Epigenetics Around the Web: Oprah Magazine fumbles ‘inherited trauma’ story, and more

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Credit: Gracia Lam/O, The Oprah Magazine

This week’s features: Writer for Oprah Magazine falls for classic epigenetics pitfalls; life insurance company is using methylation data to shape policy details; new book tackles the question, “What is epigenetics?”

When it comes to communicating epigenetics, everything falls into two categories. It’s either cartoonish and lacks any depth or it’s overly complex so that only an expert in the field could understand and appreciate it. No one is quite hitting that middle ground and we need that.

–Author Cath Ennis on the dearth of quality epigenetics information

Misplaced anxiety over ‘inherited epigenetic trauma’

In the February edition of O, The Oprah Magazine, Monique Barry wrote a poignant story about her lifelong struggles with anxiety. But Barry’s story, which is titled “The Inheritance,” takes a sharp turn when she places the blame for her anxiety on her grandmother’s trauma.

Barry explains that her affliction started early, noting, “I’ve had anxiety for as long as I can remember.” As Barry grew older, she says she built her life around her anxiety. She coped with her stress and other symptoms with medication, such as Xanax, and binge-eating. Despite her self doubts, she eventually married and had a daughter.

Monique (right) and her mother

More than 3 million Americans suffer from general anxiety disorder, and even with treatment, the affliction can lead to numerous serious maladies such as clinical depression and suicide. Most of Barry’s story is an eye-opening look into how such minor problems as fears that a classmate will steal your pencil can spiral out-of-control when someone suffers from endemic anxiety.

But Barry’s story turns to the ‘woo-woo’ (a phrase she uses) when she meets Angelica Singh, who self-describes her work as “embodiment process and counseling.” (Remarkably, a physician referred Barry to Singh.) In her first session with Singh, Barry was told several fantastical things such as “you’re not even in your body” and “I see war all around you.”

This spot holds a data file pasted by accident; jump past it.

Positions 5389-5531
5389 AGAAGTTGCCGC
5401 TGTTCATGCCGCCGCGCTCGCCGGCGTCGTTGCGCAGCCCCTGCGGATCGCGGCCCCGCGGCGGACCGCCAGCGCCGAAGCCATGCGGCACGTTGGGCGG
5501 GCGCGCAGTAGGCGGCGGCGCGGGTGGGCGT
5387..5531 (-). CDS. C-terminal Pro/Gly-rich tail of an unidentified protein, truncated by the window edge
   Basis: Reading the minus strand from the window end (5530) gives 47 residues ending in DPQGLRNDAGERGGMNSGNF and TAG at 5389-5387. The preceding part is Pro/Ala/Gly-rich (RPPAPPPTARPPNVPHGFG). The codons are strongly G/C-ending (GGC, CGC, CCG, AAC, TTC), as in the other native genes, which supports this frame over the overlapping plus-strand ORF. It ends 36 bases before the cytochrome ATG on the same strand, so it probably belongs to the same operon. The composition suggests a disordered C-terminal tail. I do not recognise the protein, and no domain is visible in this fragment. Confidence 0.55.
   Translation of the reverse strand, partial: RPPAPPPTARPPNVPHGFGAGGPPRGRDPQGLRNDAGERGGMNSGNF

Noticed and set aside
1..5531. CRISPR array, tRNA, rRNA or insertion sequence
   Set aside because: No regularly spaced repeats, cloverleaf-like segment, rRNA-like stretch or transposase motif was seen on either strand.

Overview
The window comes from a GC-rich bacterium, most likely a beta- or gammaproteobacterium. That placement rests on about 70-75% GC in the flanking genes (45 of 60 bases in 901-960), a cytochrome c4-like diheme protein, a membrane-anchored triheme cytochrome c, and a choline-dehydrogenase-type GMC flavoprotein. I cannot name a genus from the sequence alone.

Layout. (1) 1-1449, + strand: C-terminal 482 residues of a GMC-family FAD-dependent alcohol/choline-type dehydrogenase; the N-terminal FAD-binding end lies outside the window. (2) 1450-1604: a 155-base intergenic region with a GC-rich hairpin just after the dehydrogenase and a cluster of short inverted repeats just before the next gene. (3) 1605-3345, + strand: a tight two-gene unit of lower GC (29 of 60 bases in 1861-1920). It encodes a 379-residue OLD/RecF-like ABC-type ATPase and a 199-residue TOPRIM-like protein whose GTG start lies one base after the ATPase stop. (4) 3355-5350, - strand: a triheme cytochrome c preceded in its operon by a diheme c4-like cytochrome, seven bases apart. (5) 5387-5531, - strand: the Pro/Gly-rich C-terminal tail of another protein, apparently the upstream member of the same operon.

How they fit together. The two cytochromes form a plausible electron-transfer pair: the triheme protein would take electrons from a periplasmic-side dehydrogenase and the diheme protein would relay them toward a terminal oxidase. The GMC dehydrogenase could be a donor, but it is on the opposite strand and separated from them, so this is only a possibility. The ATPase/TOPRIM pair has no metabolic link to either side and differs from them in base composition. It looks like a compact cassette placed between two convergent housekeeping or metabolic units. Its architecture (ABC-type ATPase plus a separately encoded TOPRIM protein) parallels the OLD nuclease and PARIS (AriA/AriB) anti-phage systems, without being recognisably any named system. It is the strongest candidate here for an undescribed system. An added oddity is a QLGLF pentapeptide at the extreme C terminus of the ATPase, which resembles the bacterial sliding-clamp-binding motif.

But the most pertinent statement is the diagnosis: epigenetic post-traumatic stress disorder (PTSD) inherited from her grandmother. What does that mean?

Barry eats it up though. She feverishly Googles ‘epigenetics’ and consumes everything she can about the subject. She continues to see Singh, who also connects the diagnosis to her conception and fertilization, claiming she can see “dark energy” surrounding the womb.

The story highlights a few classic pitfalls when it comes to communicating, writing and learning about epigenetics. First, there is no mention of the possibility that her anxiety was inherited another way or what the environmental influences might be. If her parents and grandparents dealt with anxiety (and it sounds like they did), the most likely explanation is that the inheritance was genetic. But far too often, people jump to the hazy and unscientific belief that one disorder or another is the result of ‘epigenetic inheritance’ instead of the far more likely explanation of traditional genetics. Horses, not zebras (or unicorns).

This story also highlights how quacks are utilizing the current holes in our understanding of epigenetics to tie their pseudoscientific views to a hard science. The case is similar to the clinic that was advertising autism treatments that “targeted methylation” — a fake treatment for a real process. (I highlighted this in the February 17 Epigenetics Around the Web.) The reality is that there is far too much uncertainty about this field for anyone to make diagnoses or treatment recommendations (outside of maybe cancer) based on epigenetics.

Epigenetics and life insurance

To buy life insurance, you need to get a physical so the company can assess your health and determine how much coverage and at what price aligns with your particular risk. Standard operating procedure is for the doctor to collect height, weight, blood pressure pulse and blood and urine samples to assess kidney, liver and organ function. Some companies even analyze data from genetic tests. But one company is looking to take things a step further and have begun using epigenetic data. But there is significant doubt as to whether the science warrants this.